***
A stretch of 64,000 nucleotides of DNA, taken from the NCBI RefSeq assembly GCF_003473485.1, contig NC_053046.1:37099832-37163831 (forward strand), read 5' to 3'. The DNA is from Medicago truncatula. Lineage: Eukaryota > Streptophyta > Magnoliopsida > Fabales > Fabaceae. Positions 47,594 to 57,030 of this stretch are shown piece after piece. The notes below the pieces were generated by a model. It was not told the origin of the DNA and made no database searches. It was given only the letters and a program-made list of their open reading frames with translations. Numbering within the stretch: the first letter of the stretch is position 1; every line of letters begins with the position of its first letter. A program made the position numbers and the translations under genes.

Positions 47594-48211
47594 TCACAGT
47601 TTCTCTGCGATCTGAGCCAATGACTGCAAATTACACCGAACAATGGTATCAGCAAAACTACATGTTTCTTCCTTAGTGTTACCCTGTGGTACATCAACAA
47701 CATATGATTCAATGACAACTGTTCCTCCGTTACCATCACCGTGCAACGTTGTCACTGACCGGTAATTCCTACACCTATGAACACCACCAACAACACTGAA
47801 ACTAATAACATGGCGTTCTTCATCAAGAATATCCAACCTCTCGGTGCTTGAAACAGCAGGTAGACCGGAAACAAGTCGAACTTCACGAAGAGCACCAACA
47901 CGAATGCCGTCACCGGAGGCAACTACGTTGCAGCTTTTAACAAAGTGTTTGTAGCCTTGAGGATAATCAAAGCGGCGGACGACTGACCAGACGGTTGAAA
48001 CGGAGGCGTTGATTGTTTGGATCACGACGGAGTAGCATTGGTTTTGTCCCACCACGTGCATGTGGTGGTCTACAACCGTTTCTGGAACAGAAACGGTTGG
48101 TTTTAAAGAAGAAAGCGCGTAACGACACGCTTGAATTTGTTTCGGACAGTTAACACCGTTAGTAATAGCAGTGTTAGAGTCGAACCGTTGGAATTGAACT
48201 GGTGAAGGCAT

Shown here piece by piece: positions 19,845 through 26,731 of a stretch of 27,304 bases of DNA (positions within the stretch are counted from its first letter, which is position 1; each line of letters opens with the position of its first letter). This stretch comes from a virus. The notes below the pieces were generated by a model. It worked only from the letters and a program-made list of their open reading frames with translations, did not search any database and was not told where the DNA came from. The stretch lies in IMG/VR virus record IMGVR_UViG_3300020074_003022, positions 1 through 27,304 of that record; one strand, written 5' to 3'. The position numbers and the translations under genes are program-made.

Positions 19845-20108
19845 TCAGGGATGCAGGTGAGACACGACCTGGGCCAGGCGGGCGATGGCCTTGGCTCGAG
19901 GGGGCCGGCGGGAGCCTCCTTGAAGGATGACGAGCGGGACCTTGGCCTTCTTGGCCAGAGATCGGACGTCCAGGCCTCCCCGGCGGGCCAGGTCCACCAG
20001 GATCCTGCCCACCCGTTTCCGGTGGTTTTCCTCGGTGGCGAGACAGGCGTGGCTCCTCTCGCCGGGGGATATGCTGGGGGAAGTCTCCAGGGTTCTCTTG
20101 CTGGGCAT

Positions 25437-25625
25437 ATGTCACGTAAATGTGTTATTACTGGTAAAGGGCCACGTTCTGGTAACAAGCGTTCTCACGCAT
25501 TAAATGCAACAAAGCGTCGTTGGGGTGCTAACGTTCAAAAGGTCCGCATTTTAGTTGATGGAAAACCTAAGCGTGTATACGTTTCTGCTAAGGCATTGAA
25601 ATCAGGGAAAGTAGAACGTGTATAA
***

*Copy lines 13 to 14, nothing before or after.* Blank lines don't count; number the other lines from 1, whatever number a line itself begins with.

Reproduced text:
19845 TCAGGGATGCAGGTGAGACACGACCTGGGCCAGGCGGGCGATGGCCTTGGCTCGAG
19901 GGGGCCGGCGGGAGCCTCCTTGAAGGATGACGAGCGGGACCTTGGCCTTCTTGGCCAGAGATCGGACGTCCAGGCCTCCCCGGCGGGCCAGGTCCACCAG